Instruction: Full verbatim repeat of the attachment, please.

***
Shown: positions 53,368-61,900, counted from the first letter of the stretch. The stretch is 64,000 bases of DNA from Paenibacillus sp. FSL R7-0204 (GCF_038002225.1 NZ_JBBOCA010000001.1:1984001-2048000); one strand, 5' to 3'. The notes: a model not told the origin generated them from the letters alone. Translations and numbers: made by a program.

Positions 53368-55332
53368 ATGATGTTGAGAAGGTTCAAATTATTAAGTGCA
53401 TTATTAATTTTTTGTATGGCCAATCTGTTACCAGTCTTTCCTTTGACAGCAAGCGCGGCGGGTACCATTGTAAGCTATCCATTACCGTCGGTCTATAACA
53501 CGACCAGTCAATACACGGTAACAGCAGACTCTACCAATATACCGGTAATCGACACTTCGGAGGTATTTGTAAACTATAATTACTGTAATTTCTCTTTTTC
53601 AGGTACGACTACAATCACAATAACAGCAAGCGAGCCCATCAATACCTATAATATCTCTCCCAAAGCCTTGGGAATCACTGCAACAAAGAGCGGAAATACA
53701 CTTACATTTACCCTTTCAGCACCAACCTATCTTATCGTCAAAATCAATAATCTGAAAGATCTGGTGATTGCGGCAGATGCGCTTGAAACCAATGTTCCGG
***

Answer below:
Shown: positions 53,368-61,900, counted from the first letter of the stretch. The stretch is 64,000 bases of DNA from Paenibacillus sp. FSL R7-0204 (GCF_038002225.1 NZ_JBBOCA010000001.1:1984001-2048000); one strand, 5' to 3'. The notes: a model not told the origin generated them from the letters alone. Translations and numbers: made by a program.

Positions 53368-55332
53368 ATGATGTTGAGAAGGTTCAAATTATTAAGTGCA
53401 TTATTAATTTTTTGTATGGCCAATCTGTTACCAGTCTTTCCTTTGACAGCAAGCGCGGCGGGTACCATTGTAAGCTATCCATTACCGTCGGTCTATAACA
53501 CGACCAGTCAATACACGGTAACAGCAGACTCTACCAATATACCGGTAATCGACACTTCGGAGGTATTTGTAAACTATAATTACTGTAATTTCTCTTTTTC
53601 AGGTACGACTACAATCACAATAACAGCAAGCGAGCCCATCAATACCTATAATATCTCTCCCAAAGCCTTGGGAATCACTGCAACAAAGAGCGGAAATACA
53701 CTTACATTTACCCTTTCAGCACCAACCTATCTTATCGTCAAAATCAATAATCTGAAAGATCTGGTGATTGCGGCAGATGCGCTTGAAACCAATGTTCCGG